Develop an awareness of the prevalence of pediatric Complex Regional Pain Syndrome and the importance of finding effective interventions for decreasing pain in this population â€¢ Interpret the current literature to demonstrate an understanding of the effectiveness of an interdisciplinary, biopsychosocial approach to treatment for decreasing pain among adolescents/young adults with Complex Regional Pain Syndrome
Complex Regional Pain Syndrome (CRPS), an amplified musculoskeletal pain syndrome that typically affects one extremity or limb, is characterized by pain that is disproportionate to the inciting event. Although CRPS was previously considered rare among adolescents, as it most commonly affects middle-aged adults, it has been increasingly recognized in pediatric patients and can result in significant disability. Occupational Therapy can provide client-centered interventions to facilitate decreased pain in order to improve daily functioning and increase quality of life. For these reasons, it is imperative to determine which occupational therapy interventions are effective in decreasing pain among adolescents/young adults with CRPS.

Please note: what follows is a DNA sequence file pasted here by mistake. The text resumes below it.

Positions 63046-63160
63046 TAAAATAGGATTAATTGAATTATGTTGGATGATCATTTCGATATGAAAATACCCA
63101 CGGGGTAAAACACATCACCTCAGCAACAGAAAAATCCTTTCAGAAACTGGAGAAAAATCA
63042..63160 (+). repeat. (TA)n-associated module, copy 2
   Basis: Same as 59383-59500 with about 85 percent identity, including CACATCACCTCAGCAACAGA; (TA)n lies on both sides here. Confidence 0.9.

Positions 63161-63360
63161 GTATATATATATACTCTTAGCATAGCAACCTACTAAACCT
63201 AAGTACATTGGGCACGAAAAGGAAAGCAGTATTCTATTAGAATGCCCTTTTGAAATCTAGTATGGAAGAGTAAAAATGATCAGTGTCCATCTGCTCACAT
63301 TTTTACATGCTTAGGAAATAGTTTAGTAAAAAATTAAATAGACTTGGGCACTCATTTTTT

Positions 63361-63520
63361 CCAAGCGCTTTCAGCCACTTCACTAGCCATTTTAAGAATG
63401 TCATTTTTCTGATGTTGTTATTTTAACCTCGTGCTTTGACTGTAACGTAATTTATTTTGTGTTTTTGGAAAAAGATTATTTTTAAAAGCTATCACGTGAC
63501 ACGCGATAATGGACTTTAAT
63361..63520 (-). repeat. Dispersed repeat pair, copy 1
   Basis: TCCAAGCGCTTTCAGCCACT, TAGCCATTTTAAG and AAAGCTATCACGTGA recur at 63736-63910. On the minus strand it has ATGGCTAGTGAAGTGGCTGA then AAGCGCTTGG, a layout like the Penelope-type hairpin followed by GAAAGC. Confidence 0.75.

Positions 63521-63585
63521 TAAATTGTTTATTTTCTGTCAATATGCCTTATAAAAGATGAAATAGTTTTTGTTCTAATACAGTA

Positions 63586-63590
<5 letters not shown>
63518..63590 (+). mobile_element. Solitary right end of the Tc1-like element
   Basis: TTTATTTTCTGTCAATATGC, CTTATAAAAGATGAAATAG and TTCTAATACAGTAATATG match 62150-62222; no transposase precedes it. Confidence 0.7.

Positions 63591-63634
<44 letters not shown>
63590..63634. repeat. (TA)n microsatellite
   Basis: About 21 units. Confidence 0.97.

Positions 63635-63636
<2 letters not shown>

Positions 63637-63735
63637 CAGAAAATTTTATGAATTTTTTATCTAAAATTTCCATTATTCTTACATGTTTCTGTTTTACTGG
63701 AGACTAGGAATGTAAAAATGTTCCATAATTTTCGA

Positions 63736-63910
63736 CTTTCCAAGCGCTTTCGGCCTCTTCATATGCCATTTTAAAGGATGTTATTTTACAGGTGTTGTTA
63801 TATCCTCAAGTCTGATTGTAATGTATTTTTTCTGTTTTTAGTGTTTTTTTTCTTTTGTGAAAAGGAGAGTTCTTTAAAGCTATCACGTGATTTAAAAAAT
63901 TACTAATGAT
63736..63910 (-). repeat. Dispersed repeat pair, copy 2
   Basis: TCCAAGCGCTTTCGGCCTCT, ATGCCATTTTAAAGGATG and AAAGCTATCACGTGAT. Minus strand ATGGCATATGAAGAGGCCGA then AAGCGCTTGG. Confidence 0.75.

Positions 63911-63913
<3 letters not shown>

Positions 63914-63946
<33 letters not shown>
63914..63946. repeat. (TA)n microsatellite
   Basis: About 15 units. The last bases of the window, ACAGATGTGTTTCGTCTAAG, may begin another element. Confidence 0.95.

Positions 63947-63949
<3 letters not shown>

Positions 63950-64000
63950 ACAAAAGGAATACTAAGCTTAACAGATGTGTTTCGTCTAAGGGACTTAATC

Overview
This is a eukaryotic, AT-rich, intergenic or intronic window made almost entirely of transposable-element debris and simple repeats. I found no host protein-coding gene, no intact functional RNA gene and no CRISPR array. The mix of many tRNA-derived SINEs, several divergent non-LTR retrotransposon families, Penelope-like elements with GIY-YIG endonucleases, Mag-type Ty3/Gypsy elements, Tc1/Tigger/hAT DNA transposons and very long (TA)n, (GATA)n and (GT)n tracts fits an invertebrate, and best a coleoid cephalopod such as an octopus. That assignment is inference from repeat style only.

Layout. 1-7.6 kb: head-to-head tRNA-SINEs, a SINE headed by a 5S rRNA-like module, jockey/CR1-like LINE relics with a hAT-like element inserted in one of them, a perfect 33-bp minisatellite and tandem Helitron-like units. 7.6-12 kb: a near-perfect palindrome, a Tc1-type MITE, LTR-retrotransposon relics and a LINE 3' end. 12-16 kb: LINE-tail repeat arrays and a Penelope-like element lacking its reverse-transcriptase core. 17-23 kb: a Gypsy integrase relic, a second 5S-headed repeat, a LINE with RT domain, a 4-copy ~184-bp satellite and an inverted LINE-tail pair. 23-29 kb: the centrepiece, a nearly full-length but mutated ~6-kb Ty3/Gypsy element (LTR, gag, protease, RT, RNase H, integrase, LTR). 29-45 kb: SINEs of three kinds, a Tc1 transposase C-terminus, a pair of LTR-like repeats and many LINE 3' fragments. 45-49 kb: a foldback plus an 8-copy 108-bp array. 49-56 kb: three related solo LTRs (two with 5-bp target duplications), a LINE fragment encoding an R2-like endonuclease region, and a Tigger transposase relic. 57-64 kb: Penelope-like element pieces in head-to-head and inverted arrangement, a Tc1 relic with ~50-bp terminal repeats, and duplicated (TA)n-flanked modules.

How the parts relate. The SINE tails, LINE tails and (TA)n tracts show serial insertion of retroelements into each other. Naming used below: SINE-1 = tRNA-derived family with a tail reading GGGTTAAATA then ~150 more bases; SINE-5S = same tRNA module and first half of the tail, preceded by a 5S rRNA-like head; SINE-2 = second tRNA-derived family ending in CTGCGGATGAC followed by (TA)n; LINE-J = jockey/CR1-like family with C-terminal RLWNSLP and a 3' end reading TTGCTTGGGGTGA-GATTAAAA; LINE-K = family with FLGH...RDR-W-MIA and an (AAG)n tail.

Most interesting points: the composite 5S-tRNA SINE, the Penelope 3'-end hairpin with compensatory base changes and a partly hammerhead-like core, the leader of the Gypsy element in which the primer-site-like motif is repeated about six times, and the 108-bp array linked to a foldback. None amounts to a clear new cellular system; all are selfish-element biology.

The purpose of this presentation is to disseminate the current research on this topic in order to encourage the best treatment for this population. Articles were obtained from PubMed, PsychINFO, CINAHL, OVID, and OTSearch for the purposes of this literature synthesis. After an extensive literature search and retrieving about twenty results from each research database, eight articles from the last five to seven years were selected to critically review. Following a critique of each article, the lack of research on specific occupational therapy interventions for this population became evident. Rather, the evidence suggests that intensive rehabilitation programs, consisting of physical therapy, occupational therapy, and cognitive-behavioral therapy, are most effective in decreasing pain and increasing the overall functional abilities of the adolescents/young adults. Thus, this literature synthesis concludes that an interdisciplinary approach to rehabilitation produces the best outcomes in decreasing pain and increasing overall function in adolescents/young adults with CRPS.